The Fidget Spinner Myth, Debunked - Fordham Intellectual Property, Media & Entertainment Law Journal
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The Fidget Spinner Myth, Debunked

The Fidget Spinner Myth, Debunked

In February of 1992, Catherine Hettinger filed a patent application for her spinning toy on May 28, 1993, which issued on January 1, 1997.1 Specifically, the patent application was directed to a  toy that was to be “spun on the finger for the amusement of children and adults.”2 The concept, for all intents and purposes, was the fidget spinner. The patent issued just 20 years shy of becoming an absolute sensation. 3

In the last six months, as the fidget spinner craze swept the nation, articles have been popping up all over news outlets about how Catherine Hettinger is making no money from her fidget spinner patent. In May 2017, Hettinger’s story was covered by the New York Post;4 the Miami Herald wrote a similar article that same month.5 While sources like the New York Times6 and Wikipedia7 consider Hettinger the fidget spinner inventor, it’s a myth. In fact, Hettinger’s patent would never have covered today’s fidget spinner.

In 2005, Hettinger’s patent lapsed because she did not pay the maintenance fees for her patent. Hettinger explained that once Hasbro ended discussions to produce the toy, she was forced to let the patent lapse due to her lack of funds.8 In an interview with the Guardian, Hettinger said “I just didn’t have the money. It’s very simple.”9

Even if Hettinger paid the required maintenance fee to prevent her patent from lapsing, the patent would have expired by the time fidget spinners gained popularity. Under U.S. Patent Law, a patent term for applications filed before 1995 have a term of 17 years from the date of issue or 20 years from the earliest effective filing date, whichever is longer. Therefore, Hettinger’s “Spinning toy” patent would have expired in 2014. The fidget spinner did not become popular until 2017.10

Finally, even if Hettinger had not let the patent lapse and even if the patent’s claims had not expired, today’s fidget-spinner would not infringe the claims of Hettinger’s patent. A key element of Hettinger’s “spinning toy” is the “essentially spherical dome” for use as a “balance…providing a mass to balance said finger spinner to aid a user in keeping a finger in a stable spinning spot under said thin walled essentially spherical dome.”11 This “spherical dome” is the “most preferred embodiment of the novel spinning toy.”12 The current most popular model of the fidget spinner does not have a spherical dome. Rather, the spinner has a ball-bearing center and the structure is entirely flat.13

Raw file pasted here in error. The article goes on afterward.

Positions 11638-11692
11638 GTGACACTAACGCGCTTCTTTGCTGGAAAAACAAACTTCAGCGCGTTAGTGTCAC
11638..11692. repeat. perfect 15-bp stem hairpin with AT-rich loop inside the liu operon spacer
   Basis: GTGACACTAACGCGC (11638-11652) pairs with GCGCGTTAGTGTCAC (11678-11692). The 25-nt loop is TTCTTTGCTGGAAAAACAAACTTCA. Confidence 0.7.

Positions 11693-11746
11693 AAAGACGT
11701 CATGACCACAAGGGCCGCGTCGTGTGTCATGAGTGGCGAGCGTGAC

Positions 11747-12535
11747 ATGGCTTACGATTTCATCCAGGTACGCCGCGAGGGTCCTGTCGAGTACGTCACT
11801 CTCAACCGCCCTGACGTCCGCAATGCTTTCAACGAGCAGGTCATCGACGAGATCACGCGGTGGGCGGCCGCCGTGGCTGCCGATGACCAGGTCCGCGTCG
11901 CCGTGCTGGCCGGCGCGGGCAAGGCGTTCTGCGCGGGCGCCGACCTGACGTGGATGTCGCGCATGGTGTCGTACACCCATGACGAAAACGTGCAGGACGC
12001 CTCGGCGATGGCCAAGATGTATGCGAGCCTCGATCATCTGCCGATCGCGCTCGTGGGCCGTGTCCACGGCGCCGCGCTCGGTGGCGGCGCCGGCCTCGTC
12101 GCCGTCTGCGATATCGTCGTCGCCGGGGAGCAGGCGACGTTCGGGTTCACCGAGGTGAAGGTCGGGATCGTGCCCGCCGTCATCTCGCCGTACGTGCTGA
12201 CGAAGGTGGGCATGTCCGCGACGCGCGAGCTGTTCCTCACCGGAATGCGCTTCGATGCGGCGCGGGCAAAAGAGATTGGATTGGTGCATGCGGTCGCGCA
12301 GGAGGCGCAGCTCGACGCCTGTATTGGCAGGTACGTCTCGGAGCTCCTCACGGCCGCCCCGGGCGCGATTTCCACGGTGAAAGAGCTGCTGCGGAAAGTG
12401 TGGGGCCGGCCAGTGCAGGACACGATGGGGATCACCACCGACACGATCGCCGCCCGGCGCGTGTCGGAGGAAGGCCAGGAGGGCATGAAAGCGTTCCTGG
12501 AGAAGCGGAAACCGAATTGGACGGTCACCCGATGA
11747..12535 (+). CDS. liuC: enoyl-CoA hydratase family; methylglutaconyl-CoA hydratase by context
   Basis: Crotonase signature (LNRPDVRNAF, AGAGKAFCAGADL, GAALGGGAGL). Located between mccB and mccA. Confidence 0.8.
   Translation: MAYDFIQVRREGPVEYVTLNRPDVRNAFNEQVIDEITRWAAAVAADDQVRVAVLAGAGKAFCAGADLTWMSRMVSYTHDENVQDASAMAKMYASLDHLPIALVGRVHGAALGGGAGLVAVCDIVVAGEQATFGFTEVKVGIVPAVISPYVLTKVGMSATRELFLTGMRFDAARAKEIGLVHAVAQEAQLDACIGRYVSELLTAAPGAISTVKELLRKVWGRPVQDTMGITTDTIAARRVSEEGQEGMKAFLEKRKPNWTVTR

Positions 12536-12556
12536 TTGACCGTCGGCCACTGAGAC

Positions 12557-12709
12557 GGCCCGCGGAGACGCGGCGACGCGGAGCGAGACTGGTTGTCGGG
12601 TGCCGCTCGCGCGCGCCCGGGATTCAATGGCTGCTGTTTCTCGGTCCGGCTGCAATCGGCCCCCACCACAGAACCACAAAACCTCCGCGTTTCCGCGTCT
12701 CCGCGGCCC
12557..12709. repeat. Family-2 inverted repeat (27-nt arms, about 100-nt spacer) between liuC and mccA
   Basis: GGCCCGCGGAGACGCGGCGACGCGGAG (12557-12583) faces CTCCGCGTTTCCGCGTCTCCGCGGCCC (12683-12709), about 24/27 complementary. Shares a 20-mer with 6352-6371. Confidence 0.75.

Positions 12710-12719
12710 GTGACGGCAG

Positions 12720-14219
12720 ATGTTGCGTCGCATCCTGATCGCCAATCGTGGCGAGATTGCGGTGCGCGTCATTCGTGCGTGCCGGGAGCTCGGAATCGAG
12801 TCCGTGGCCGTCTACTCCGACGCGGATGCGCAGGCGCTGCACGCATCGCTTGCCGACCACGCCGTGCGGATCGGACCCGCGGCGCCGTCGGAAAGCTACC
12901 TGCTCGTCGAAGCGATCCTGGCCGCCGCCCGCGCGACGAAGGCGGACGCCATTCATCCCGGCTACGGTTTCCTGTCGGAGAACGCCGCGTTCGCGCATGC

In essence, Bloomberg Technology explained it best when they said the fidget spinner story has “spun out of control.”14

  1. Spinning toy, U.S. Patent No. 5,591,062.

  2. Id.

  3. Id.

  4. Joshua Rett Miller, Woman Who Invented Fidget Spinner Isn’t Getting Squat, N.Y. Post, May 5, 2017, [].

  5. Elizabeth Koh, The Woman Who Invented The Fidget Spinner Isn’t Making a Dime Off Their Huge Profits, Miami Herald, May 4, 2017, [].

  6. Alex Williams, How Fidget Spinner Became the Hula Hoop For Generation Z, N.Y. Times, May 6, 2017, [].

  7. Fidget Spinner, Wikipedia, [].

  8. Williams, supra note 6.

  9. Richard Luscombe, As the Fidget Spinner Craze Goes Global, Its Founder struggles to Make Ends Meet. The Guardian, May 03, 2017, [].

  10. Williams, supra note 6.

  11. Spinning toy, U.S. Patent No. 5,591,062 (filed May 28, 1993) (issued Jan. 01, 1997).

  12. Id.

  13. Daniel M. Jones, History of the Fidget Spinner, The Huffington Post, Aug. 18, 2017, spinner_us_5997512be4b033e0fbdec3f4 [].

  14. Joshua Braunstein, How the Fidget Spinner Origin Story Spun Out of Control, Bloomberg L.P., May 11, 2017, [].

Shira Baratz

Shira Baratz is second year law student at Fordham University School of Law and a staff member of the Intellectual Property, Media, and Entertainment Law Journal.